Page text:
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Capitol riots case: Is this the end of presidential road for Donald Trump?

Courtesy: Geo News

Some of Donald Trump’s opponents argue that the former president will be disqualified from the Presidency in light of the events of January 6, 2021, when supporters of former President Donald Trump stormed the Capitol.

They claim that his actions that day amount to supporting an “insurrection,” as defined by the 14th Amendment of the US Constitution.

Here, we delve into this legal argument and assess its chances of preventing Trump from becoming the front-runner for the Republican presidential nomination in the November 2024 election.

Path to disqualification

Legal experts contend that Trump’s actions on January 6 could disqualify him from the presidency. They point to his impassioned speech to his supporters, who subsequently breached the Capitol in an attempt to thwart the certification of President Joe Biden’s election victory.

This argument hinges on Section 3 of the 14th Amendment, a post-Civil War provision that bars government officials who have “engaged in insurrection or rebellion” from holding office.

Citizens for Responsibility and Ethics in Washington, an advocacy group, initiated a lawsuit in Colorado on September 6.

This lawsuit seeks to prevent the state’s top election official from including Trump on the ballot in the 2024 election, citing Section 3. This move could spark a legal battle that spans all 50 states, raising a largely untested legal question with significant implications for federal office eligibility.

Convictions and precedents

It’s crucial to note that Trump has not been convicted of inciting insurrection. In his second impeachment, the House of Representatives charged him with inciting an insurrection on January 6, but Senate Republicans narrowly acquitted him. Trump currently faces four criminal indictments, two of which relate to his unfounded claims of election fraud, not insurrection or rebellion.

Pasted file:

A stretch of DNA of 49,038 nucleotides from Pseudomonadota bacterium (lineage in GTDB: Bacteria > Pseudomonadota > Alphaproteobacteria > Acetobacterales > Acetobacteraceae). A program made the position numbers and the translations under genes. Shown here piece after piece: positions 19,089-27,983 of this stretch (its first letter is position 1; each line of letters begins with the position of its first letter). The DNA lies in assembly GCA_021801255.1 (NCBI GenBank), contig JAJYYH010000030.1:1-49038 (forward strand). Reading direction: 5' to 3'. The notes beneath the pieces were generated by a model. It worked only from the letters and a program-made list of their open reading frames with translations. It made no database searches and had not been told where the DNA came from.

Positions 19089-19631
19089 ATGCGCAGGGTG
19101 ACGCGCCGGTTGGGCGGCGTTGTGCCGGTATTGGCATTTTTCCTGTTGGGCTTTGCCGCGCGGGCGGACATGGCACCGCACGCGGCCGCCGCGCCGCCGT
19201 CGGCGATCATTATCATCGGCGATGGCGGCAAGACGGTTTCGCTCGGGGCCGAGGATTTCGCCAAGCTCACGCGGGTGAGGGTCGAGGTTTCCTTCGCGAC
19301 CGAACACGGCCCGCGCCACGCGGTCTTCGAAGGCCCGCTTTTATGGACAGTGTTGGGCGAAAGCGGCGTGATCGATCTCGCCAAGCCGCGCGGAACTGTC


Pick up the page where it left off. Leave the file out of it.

Some legal experts caution that efforts to disqualify Trump based on these allegations might set a concerning precedent. Such actions could empower state election officials to unilaterally disqualify candidates based on their interpretations of “insurrection or rebellion,” potentially violating candidates’ rights to due process and equal protection under the 14th Amendment.

Mechanics of disqualification

Section 3 of the 14th Amendment lacks a clear enforcement mechanism. Some legal scholars argue that it would necessitate an act of Congress to be implemented.

Others contend that state election officials are obligated to apply it when evaluating candidates for the ballot and can be compelled to do so through court orders.

For this approach to succeed, proponents would need to persuade officials in Republican-leaning states to prevent Trump from appearing on the ballot, denying him the 270 Electoral College votes required for victory.

This endeavour would almost certainly trigger legal challenges from Republicans.

Historical context and feasibility

Section 3 was invoked to disqualify several individuals from holding office in the aftermath of the US Civil War (1861-1865) but has since remained dormant.

However, in September 2022, the same advocacy group that sought to keep Trump off the Colorado ballot convinced a New Mexico judge to oust a county commissioner due to his involvement in the January 6 insurrection.

The feasibility of this effort remains questionable. It would necessitate persuading or compelling election officials in states governed by Trump’s Republican allies to keep him off the ballot, potentially culminating in an extensive legal battle.

Ultimately, the US Supreme Court, which currently leans conservative with three Trump appointees among the justices, could decide the outcome.

Recent use of 14th Amendment

In a separate context, during a standoff with House Republicans over the nation’s $31.4 trillion debt ceiling, President Joe Biden briefly considered employing Section 4 of the 14th Amendment to unilaterally raise the debt limit. However, he did not pursue this course of action, as its success was uncertain and raised legal questions.

1- Header image: Donald Trump (L) and a visual of January 6 (R).—AFP/file

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